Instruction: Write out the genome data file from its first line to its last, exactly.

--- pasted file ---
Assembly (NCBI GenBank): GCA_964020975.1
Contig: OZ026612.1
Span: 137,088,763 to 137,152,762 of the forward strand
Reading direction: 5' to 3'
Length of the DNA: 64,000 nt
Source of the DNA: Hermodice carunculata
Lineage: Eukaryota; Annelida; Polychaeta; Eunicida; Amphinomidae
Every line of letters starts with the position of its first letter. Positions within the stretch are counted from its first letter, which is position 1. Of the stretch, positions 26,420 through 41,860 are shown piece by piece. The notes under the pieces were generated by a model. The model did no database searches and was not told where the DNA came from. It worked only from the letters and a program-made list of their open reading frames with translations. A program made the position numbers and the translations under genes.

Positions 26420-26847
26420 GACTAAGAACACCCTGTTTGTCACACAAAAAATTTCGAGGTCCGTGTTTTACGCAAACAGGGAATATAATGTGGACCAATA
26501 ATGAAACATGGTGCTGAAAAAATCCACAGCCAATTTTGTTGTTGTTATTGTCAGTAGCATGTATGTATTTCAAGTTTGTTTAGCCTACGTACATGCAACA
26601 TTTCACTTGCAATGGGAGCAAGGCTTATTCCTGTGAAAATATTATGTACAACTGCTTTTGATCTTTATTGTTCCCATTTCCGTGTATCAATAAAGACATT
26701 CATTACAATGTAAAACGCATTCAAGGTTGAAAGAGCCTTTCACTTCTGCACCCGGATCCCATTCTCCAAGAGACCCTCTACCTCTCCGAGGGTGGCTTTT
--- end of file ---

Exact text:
Assembly (NCBI GenBank): GCA_964020975.1
Contig: OZ026612.1
Span: 137,088,763 to 137,152,762 of the forward strand
Reading direction: 5' to 3'
Length of the DNA: 64,000 nt
Source of the DNA: Hermodice carunculata
Lineage: Eukaryota; Annelida; Polychaeta; Eunicida; Amphinomidae
Every line of letters starts with the position of its first letter. Positions within the stretch are counted from its first letter, which is position 1. Of the stretch, positions 26,420 through 41,860 are shown piece by piece. The notes under the pieces were generated by a model. The model did no database searches and was not told where the DNA came from. It worked only from the letters and a program-made list of their open reading frames with translations. A program made the position numbers and the translations under genes.

Positions 26420-26847
26420 GACTAAGAACACCCTGTTTGTCACACAAAAAATTTCGAGGTCCGTGTTTTACGCAAACAGGGAATATAATGTGGACCAATA
26501 ATGAAACATGGTGCTGAAAAAATCCACAGCCAATTTTGTTGTTGTTATTGTCAGTAGCATGTATGTATTTCAAGTTTGTTTAGCCTACGTACATGCAACA
26601 TTTCACTTGCAATGGGAGCAAGGCTTATTCCTGTGAAAATATTATGTACAACTGCTTTTGATCTTTATTGTTCCCATTTCCGTGTATCAATAAAGACATT
26701 CATTACAATGTAAAACGCATTCAAGGTTGAAAGAGCCTTTCACTTCTGCACCCGGATCCCATTCTCCAAGAGACCCTCTACCTCTCCGAGGGTGGCTTTT